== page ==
By Bruce Campbell
Many people with CFS and FM can pace themselves at times, but find it difficult to pace consistently. If that's true for you, here are seven strategies to consider.
Pacing consistently involves replacing one set of habits and routines with a new set. Pacing consistently takes patience, discipline and effort, but you can make it doable if you focus on one thing at a time from the strategies and techniques described below.
Listen to Your Body
Instead of ignoring or trying to override your body's signals, you can retrain yourself to pay attention when your body tells you to stop or slow down. A starting point is to ask yourself, "What does my body need right now?"
Here's an example. A person in our program became very weak and tired while cooking. His first thought was "Finish the job; it will only take another 10 minutes." Remembering previous similar episodes that led to needing two or three hours rest, he asked "What does my body need right now?" The answer was "rest." He turned off the heat and lay down for 15 minutes. When he got up, he felt fine. Fifteen minutes of rest enabled him to avoid two or three hours of rest later.
Use Rules, Routine & Reminders
Some people have success using detailed rules to protect them from doing too much. Living by personal rules means not having to think and reduces the power of spontaneity to overwhelm good judgment. Rules are planned responses to various situations. They show you how to substitute new ways of doing things for old habitual behaviors. Over time, the new behavior becomes a habit.
You may begin by stating a few rules crucial to controlling symptoms. For example, a person with moderate to severe FM or CFS might have three rules: no more than two trips outside the house per week, no driving beyond 12 miles from home, and no phone conversations longer than 20 minutes.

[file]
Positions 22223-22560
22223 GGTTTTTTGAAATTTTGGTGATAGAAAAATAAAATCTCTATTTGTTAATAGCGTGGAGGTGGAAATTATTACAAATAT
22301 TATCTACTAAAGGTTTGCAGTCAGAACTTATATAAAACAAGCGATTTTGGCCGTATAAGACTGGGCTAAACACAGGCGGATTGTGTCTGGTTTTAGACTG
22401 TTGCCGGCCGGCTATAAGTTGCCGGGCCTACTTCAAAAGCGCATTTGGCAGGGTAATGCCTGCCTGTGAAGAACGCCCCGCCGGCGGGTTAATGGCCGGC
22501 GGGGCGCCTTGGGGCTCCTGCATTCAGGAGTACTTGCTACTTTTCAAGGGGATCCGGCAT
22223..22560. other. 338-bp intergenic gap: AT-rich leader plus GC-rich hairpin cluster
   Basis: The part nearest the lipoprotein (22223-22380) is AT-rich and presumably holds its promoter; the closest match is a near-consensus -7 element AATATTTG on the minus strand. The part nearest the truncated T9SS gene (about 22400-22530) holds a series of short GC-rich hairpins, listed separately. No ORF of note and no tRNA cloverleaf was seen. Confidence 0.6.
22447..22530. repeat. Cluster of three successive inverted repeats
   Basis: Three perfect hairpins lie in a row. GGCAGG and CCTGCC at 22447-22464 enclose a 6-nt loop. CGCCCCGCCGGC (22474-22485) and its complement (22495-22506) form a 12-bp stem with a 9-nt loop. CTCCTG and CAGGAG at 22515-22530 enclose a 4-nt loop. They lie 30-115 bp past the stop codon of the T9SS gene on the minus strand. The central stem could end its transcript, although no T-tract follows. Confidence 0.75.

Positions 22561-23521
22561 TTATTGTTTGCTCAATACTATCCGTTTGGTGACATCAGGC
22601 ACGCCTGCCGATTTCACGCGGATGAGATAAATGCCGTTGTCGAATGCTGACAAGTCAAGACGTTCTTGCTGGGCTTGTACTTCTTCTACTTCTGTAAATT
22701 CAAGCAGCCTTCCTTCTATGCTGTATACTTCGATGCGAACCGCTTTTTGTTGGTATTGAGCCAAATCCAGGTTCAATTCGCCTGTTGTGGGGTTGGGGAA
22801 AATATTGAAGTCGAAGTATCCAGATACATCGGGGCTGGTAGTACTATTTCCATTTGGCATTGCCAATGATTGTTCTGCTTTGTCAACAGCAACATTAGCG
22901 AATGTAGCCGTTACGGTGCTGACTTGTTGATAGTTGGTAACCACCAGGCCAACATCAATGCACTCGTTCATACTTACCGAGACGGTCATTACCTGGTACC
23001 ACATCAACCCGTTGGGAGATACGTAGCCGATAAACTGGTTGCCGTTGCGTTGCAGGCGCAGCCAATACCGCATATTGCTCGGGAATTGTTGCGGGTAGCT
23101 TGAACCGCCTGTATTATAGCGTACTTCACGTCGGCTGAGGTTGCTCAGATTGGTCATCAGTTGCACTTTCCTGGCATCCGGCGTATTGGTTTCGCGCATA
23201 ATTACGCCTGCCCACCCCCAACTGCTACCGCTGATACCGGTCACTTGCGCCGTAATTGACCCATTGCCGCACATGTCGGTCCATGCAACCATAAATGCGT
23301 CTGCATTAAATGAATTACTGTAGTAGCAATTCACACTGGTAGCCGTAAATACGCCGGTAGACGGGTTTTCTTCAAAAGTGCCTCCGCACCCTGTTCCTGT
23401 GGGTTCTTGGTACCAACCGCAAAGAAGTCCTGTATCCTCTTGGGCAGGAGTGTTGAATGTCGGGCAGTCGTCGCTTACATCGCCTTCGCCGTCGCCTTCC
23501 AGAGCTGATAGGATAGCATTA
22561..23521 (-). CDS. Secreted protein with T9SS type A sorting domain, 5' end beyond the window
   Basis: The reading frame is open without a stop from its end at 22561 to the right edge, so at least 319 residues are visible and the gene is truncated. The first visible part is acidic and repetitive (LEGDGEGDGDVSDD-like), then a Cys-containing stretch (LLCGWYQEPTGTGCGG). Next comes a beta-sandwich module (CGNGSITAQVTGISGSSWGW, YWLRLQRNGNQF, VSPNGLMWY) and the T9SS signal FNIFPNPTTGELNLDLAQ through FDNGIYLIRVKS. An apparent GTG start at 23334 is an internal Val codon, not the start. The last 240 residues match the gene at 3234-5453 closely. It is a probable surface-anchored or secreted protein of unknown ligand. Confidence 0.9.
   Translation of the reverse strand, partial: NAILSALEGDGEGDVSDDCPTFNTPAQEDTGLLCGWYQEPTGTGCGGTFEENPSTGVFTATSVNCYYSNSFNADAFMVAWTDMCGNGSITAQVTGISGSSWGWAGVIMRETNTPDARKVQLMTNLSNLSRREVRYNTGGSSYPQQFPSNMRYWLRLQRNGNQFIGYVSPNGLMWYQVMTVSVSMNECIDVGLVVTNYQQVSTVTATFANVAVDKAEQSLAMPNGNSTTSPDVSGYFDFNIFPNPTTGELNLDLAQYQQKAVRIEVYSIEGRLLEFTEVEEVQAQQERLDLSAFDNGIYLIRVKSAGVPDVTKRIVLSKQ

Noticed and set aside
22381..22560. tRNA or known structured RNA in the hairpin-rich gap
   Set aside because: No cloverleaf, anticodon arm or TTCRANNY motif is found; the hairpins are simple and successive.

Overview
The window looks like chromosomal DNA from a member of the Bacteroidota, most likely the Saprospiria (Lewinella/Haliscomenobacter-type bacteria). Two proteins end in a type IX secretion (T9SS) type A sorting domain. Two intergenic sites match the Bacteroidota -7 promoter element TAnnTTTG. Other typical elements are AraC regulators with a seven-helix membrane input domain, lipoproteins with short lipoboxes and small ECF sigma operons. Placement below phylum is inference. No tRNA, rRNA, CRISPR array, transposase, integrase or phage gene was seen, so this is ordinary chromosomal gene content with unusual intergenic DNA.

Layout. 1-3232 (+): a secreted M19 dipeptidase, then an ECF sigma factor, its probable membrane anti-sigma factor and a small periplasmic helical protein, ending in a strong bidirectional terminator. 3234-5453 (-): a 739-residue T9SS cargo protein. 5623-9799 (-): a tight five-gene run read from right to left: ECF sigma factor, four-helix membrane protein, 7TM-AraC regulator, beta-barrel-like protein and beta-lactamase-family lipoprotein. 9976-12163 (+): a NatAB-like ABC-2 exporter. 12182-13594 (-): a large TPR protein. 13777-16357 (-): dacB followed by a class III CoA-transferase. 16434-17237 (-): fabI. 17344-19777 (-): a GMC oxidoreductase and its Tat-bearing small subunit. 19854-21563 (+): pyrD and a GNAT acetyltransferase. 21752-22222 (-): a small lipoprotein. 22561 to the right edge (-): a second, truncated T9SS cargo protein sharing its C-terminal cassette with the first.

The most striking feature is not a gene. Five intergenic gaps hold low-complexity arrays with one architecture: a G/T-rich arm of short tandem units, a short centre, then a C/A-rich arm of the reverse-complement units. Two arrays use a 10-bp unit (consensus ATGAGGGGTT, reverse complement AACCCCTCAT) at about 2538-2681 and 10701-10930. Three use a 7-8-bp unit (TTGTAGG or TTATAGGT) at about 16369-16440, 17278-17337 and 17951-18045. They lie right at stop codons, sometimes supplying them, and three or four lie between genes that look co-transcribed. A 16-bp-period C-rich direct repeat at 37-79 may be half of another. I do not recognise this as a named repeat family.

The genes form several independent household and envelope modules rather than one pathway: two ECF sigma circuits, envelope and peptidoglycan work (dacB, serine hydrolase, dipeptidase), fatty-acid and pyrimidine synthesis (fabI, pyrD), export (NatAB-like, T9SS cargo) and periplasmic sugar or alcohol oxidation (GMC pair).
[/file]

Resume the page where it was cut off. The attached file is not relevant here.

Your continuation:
Later you might create a set of rules covering specific circumstances. For example, you might establish rules for how long you stay on the computer, how long you talk on the phone, how much exercise you do, how far you drive, when you go to bed at night and get up in the morning, when and how long you rest during the day, how long you spend in social situations and so on.
Having a regular daily schedule eliminates a lot of decision making. One person in our program said, "Instead of having to ask whether something is or is not within my envelope, I have tried to stick to a schedule I know is safe."
While pacing may seem daunting at first, it can become second nature over time as one's daily habits are altered. Habit change can be facilitated by using reminders. For example, you can use a timer to limit the length of computer sessions or post reminder notes on the refrigerator or bathroom mirror.
Daily & Weekly Plans
Pacing involves having a similar amount of activity each day. Planning is a tool for moving toward that goal. A beginning point for planning is something like setting aside several times each day for rest breaks or having a wind down time before going to bed.
Next you can go on to planning a day at a time. In the morning or the night before, list possible activities for the day. Then evaluate your list, asking whether you will be able to do everything on it without intensifying your symptoms. If not, identify items that can be postponed, delegated or eliminated.